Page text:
Another I Love Lucy adventure, “The Handcuffs” (10–6–52), inspired what is considered one of Here’s Lucy’s best episodes featuring what is arguably the show’s most prestigious guest stars. In “Lucy Meets the Burtons,” premiering September 14, 1970, Lucy Carter intermingles with then-married movie icons Richard Burton and Elizabeth Taylor.
In the original Love segment, Ricky and Lucy Ricardo are handcuffed together by accident — courtesy of guess who? But when Ricky has to go on live TV and sing before they can get separated, Lucy devises a scheme whereby he stands in front of a curtain and her free arm doubles for his handcuffed left arm. “The humor stems from a few ‘inappropriate’ gestures by Lucy’s hand over which Ricky has no control,” Ray says.
In the Here’s Lucy’s clever reworking of the idea, Lucy Carter’s left hand, wearing the notorious ring, doubles for Taylor’s, who says things like, “No, I don’t know her!” and other subsequent gags that are equally amusing.
Gale Gordon remembered the episode in his conversation with author Dina-Marie Kulzer (today known as Dina DiMambo) for her book Television Series Regulars of the Fifties and Sixties in Interview (McFarlund, 1992).
“Lucy and I were both thrilled to work with someone of [Richard’s] caliber. He was utterly charming and delightful, and so was Liz Taylor. I had admired Richard Burton for years before I had ever worked with him. He was a great actor. It was a joy to get to know him as a person.”
According to Wanda Clark, “Elizabeth and Richard had just returned from a vacation, and Elizabeth was quite tanned, and Lucy’s hand from behind-the-curtain was not very tanned at all, which I think just added to the fun.”
The “Burtons” episode was “a special event” for many reasons, she adds. For one, “it was the first and only time there would be an invited audience.”
It also featured on-screen cameos of many entertainment critics portraying themselves in a party scene — those like Rona Barrett, Jim Bacon, and Cecil Smith, who not only covered television for the Los Angeles Times but who was married to Cleo Smith, Ball’s cousin and one of Here’s Lucy’s producers.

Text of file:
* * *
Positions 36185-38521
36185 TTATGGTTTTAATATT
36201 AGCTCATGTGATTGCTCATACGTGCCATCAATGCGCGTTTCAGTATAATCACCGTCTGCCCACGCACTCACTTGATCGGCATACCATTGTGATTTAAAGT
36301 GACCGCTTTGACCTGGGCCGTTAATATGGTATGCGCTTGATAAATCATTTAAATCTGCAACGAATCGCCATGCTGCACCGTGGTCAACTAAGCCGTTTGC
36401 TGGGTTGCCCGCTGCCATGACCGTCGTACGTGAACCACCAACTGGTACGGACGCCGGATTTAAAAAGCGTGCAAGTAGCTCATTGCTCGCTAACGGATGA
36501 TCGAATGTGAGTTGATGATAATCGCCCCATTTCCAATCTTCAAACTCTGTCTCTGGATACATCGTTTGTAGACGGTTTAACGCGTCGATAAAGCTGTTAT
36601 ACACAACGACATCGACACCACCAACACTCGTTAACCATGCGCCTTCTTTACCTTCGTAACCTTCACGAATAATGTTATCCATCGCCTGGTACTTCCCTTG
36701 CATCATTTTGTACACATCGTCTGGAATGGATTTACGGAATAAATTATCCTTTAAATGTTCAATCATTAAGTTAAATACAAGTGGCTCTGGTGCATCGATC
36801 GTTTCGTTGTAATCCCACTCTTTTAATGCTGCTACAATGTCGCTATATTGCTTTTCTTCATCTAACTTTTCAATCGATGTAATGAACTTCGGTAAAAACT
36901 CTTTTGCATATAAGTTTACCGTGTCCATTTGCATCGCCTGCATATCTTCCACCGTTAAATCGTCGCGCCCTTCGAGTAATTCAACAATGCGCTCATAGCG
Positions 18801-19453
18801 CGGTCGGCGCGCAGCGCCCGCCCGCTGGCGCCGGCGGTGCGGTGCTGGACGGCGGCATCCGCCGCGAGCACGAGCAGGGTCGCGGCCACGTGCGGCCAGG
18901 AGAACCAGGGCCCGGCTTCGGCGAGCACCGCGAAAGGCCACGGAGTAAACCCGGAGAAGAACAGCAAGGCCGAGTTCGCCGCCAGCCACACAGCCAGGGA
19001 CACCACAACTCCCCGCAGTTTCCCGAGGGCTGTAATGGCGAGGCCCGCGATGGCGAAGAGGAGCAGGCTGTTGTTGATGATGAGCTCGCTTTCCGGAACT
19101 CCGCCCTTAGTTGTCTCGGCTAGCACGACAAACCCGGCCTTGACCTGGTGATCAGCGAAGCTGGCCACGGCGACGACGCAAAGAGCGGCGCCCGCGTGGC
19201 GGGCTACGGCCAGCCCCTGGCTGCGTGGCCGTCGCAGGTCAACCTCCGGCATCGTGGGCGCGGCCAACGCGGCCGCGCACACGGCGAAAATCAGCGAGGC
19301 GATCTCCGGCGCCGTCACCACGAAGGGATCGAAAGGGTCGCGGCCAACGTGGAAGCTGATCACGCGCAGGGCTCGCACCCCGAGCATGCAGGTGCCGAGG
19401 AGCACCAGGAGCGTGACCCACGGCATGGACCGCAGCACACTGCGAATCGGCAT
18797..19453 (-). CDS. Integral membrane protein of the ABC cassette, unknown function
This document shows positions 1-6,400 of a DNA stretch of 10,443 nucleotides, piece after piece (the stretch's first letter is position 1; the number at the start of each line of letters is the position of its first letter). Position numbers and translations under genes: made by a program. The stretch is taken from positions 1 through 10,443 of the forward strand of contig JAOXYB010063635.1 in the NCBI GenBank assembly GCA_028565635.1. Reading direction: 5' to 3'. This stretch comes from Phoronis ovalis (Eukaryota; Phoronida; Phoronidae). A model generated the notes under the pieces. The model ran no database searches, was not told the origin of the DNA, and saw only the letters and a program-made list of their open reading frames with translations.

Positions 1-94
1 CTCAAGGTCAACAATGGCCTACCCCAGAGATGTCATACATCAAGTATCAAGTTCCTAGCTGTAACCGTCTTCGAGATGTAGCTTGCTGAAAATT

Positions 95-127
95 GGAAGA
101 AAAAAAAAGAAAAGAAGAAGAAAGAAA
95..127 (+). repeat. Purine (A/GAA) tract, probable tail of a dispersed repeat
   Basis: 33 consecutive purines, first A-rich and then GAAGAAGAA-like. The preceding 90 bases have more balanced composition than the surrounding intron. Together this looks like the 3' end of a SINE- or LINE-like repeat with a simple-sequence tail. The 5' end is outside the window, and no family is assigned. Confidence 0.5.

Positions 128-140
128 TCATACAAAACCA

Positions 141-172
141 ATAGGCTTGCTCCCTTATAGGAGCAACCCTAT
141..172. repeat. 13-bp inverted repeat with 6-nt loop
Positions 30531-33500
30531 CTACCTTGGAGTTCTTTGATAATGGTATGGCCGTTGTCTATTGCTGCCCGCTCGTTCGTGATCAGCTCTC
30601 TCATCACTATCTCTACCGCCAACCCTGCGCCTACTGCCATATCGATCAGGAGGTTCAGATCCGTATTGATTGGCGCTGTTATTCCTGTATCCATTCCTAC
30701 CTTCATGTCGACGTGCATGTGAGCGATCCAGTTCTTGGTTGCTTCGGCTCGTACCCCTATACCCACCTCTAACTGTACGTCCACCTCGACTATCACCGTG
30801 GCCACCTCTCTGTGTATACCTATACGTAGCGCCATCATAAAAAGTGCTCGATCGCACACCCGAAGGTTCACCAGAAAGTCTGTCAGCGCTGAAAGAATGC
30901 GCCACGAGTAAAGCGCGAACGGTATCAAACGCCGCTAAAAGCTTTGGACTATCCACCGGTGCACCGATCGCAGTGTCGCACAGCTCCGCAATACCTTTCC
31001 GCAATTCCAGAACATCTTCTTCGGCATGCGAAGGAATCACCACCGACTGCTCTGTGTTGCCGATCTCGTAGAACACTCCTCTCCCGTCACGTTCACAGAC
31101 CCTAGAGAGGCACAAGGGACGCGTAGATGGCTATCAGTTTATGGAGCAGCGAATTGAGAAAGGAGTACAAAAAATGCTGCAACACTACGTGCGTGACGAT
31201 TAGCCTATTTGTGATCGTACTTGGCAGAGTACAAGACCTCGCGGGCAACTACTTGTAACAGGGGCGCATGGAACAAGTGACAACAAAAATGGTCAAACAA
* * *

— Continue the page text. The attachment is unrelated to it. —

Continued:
To celebrate it all, Clark says, “There was a very big party on the stage after the show.”
Certainly, it was always a party when Carol Burnett would show up on Here’s Lucy. Burnett had performed in several episodes of The Lucy Show in between her regular co-starring stint on The Garry Moore Show (CBS, 1958–67), and then resurfaced in three segments of Here’s Lucy while starring in The Carol Burnett Show (CBS, 1967–1978).
Burnett’s activity on Here’s Lucy included: “Lucy and Carol Burnett” (1–27–69), “Lucy Competes with Carol Burnett” (3–2–70), and yet another episode titled “Lucy and Carol Burnett” (2–8–71). Each time, her diverse skills were on full display, in tandem with Ball’s pristine comedic and musical moments.
“Carol and Lucy were simpatico,” says Michael Stern. “They worked together like coffee and cream.”
Thomas Watson, publicist for Lucille Ball Productions from 1986 to 1989, was another of Ball’s close confidants. He says Ball respected the fact that Burnett “had such a wide range of talent; that she could do heavy drama as well as wacky comedy. Lucy enjoyed and admired the way Carol grew and developed as a performer through the years.”
“And during their friendship,” Watson says, and as Burnett has shared many times, “Lucy would always send Carol flowers on her birthday, which was April 26th. And we had a standing order to do so every year, and of course, our orders would go out a few weeks early.”
Consequently, on Burnett’s birthday in 1989, she received flowers. But as Watson relays, “That also just so happened to be the day that Lucy died.”
It was a poignant, ironic moment that bespoke the mutual admiration between the two stars, which Lucie Arnaz confirms. “Mom loved Carol dearly,” she says.
Lucie also acknowledges her mother’s affection for Gale Gordon. “She just adored him. He was one of the sweetest men ever.”